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Federal Reserve chairman to meet regularly with media

Chairman Ben S. Bernanke will answer questions after four of the Fed's rate-setting meetings. The central bank's move comes after intense criticism of steps it took during the financial crisis.

March 24, 2011|By Jim Puzzanghera and Tom Petruno, Los Angeles Times

Reporting from Washington and Los Angeles — Long one of the most secretive and inscrutable government institutions, the Federal Reserve for the first time will allow its chairman to meet regularly with reporters to explain the central bank's actions.

The decision to have Chairman Ben S. Bernanke hold quarterly news briefings comes as the Fed tries to become more open in the face of intense criticism of the unprecedented steps it took during the financial crisis to help large banks and Wall Street firms.

"It was pretty clear that the Fed needed to do something to be seen as more open," said Vincent Reinhart, a former Fed official and resident scholar at the American Enterprise Institute for Public Policy Research.

Former Fed Chairman Alan Greenspan was renowned for his public obfuscation, earning the nickname "the Oracle" after the ambiguous pronouncements delivered at Greek shrines.

"I've learned to mumble with great incoherence," he once boasted to a congressional committee.

Before 1994, the Fed didn't even release a statement after meetings of its Open Market Committee, which sets monetary policy, including the benchmark U.S. short-term interest rate.

Now, the Fed will make Bernanke available to answer questions following four of those meetings each year and broadcast the briefing live on the central bank's website. The first will be April 27.

"The introduction of regular press briefings is intended to further enhance the clarity and timeliness of the Federal Reserve's monetary policy communication," the central bank said. "The Federal Reserve will continue to review its communications practices in the interest of ensuring accountability and increasing public understanding."

The Fed is following what already is standard practice for the heads of other major central banks, including the European Central Bank and the Bank of Japan. They have long met with reporters in on-the-record sessions after policy meetings.

By contrast, the Fed in recent years has simply issued a statement, without further explanation, after its meetings — leaving economists, journalists and the public to decipher the wording and the implications for policy and the economy. They have to wait three weeks for more details when the minutes of those meetings are released.

But the symbolism of the quarterly news conferences might be more valuable than anything said during them, Reinhart said. Bernanke's comments are likely to be highly scripted, similar to those of European Central Bank President Jean-Claude Trichet.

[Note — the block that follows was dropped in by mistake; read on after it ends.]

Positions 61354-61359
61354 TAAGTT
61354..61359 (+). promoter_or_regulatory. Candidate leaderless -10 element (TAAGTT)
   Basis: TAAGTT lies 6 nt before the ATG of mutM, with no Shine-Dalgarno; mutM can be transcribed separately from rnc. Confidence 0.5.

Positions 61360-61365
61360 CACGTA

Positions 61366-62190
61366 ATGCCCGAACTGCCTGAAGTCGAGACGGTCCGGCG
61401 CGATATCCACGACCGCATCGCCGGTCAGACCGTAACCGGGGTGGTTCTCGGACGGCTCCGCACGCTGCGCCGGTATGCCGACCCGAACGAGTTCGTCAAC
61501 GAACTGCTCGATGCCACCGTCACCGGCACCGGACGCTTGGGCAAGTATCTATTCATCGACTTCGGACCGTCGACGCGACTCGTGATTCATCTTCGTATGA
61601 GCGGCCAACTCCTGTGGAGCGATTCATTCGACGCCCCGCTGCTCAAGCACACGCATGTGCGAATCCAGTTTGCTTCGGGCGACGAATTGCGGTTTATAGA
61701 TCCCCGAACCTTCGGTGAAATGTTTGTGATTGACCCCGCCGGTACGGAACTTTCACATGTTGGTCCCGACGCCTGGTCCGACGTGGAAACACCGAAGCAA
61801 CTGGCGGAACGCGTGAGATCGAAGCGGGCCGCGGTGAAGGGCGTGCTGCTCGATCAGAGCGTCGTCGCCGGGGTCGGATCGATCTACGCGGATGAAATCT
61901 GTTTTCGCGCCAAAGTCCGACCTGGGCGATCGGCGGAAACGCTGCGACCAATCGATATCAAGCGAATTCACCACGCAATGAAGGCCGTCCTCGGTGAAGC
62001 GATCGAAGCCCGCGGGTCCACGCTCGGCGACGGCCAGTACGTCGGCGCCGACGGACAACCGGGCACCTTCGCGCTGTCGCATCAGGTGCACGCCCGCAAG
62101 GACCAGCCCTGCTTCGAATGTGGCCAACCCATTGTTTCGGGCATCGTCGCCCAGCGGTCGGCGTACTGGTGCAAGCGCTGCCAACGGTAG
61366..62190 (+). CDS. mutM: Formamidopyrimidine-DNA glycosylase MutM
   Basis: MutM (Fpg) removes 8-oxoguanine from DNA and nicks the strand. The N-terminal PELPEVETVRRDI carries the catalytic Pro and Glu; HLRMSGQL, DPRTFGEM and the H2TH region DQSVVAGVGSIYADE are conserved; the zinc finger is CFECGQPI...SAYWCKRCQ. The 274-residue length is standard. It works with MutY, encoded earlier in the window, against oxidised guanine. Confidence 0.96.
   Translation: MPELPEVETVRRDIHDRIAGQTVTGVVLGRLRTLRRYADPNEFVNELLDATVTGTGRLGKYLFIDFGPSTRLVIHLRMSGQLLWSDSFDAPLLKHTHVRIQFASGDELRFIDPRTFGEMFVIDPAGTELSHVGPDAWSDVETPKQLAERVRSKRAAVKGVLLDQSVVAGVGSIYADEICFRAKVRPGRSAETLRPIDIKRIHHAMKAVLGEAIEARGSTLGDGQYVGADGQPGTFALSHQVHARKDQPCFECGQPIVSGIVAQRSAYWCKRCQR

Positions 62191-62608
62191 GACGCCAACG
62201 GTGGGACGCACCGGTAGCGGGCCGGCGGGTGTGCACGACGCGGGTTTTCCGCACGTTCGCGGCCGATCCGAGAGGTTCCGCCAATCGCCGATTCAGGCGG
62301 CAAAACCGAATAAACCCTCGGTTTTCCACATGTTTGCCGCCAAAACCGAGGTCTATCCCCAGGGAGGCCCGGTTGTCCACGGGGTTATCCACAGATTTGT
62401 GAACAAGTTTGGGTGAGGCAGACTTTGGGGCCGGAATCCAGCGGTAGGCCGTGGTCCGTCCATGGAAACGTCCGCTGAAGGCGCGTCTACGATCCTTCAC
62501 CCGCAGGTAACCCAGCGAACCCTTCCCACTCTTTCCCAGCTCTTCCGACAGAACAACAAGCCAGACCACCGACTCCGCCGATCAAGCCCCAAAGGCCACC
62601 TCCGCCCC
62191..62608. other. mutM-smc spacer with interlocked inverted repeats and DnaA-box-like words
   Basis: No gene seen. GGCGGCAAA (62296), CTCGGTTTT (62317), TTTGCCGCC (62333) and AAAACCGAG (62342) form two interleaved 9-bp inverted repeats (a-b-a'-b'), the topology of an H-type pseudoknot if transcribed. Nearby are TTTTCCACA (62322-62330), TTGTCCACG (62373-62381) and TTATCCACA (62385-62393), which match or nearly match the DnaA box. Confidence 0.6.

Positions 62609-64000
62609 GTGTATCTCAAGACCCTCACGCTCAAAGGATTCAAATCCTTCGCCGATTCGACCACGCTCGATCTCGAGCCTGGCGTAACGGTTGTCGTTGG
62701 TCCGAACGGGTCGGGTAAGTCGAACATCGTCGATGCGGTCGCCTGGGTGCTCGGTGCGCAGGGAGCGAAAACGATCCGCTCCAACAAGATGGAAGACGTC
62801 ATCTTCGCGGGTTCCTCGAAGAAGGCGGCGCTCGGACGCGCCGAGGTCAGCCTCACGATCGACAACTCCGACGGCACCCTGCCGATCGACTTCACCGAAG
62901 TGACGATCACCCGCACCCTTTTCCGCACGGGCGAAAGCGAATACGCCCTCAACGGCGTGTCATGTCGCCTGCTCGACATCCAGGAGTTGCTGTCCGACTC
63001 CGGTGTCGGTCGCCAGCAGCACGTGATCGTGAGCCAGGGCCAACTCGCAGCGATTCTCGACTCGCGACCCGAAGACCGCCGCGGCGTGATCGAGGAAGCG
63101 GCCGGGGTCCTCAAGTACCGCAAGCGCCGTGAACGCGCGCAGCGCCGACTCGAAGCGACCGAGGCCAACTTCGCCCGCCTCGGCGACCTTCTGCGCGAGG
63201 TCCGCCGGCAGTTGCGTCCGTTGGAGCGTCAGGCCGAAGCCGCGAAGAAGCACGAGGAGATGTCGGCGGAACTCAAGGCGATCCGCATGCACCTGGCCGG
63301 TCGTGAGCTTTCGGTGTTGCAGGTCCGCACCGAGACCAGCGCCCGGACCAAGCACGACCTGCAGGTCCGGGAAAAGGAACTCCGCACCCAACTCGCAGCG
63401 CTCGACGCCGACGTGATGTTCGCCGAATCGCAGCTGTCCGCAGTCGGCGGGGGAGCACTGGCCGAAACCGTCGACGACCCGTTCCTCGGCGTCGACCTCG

"Trichet really manages the process and tries really hard not to be dramatic," Reinhart said. "It's one of those events, from the Fed's perspective, that only has downside risk. You only make news … if you make a mistake."

Despite those risks, the Fed has made the move to counter backlash from the extensive steps it took starting in 2008 to try to stabilize the financial system. Those included the controversial rescue of insurance giant American International Group Inc. and the hundreds of billions of dollars it pumped into the economy to stimulate demand.

Lawmakers have pressed for more information about the recipients of the Fed's loans, enacting new disclosure requirements as part of last year's overhaul of financial regulations.

Last year, Bloomberg News sued in federal court to get details about Fed loans released. On Monday, the Supreme Court rejected an appeal by major banks to keep the details secret.

In the face of mounting pressure to be more accountable to the public, Bernanke has tried to open up.

In an unprecedented move, he appeared on CBS' "60 Minutes" in March 2009 to discuss the Fed's financial bailout moves. A few months later, Bernanke held a town hall meeting in Kansas City, Mo., to take questions from a live audience.

"I'm answerable to the American people," he told the crowd.

The Fed revealed in the minutes of its November meeting that it was considering having the chairman "hold occasional press briefings to provide more detailed information to the public regarding the committee's assessment of the outlook and its policy decision making."

In another unusual step, Bernanke gave a speech last month at the National Press Club in Washington, and then answered written questions from journalists. He joked about the convoluted wording of Fed policy statements as he responded to questions that included the crisis at the time in Egypt and his pick for the Super Bowl.

Asked about the possibility of regular press briefings, he said there were pluses and minuses.

"On the one hand, real-time transparency is very important and valuable," he said. "On the other hand, we don't want to create unnecessary uncertainty, unnecessary volatility in financial markets by saying things that may be misinterpreted … if they're too ad hoc."

Reinhart said that was unlikely.

He said there would be more value in the Fed releasing its briefing books after each meeting, showing the economic forecasts and models it used to come to its policy decisions.

In the end, the news conference might just add to the influence of the central bank chairman, who will get to give his version of the behind-the-scenes meeting a week before the other Fed governors are allowed to discuss them, Reinhart said.

"He's probably going to be risk-averse when he does these, therefore its going to be as scripted and as undramatic as possible," Reinhart said.

jim.puzzanghera@latimes.com

tom.petruno@latimes.com

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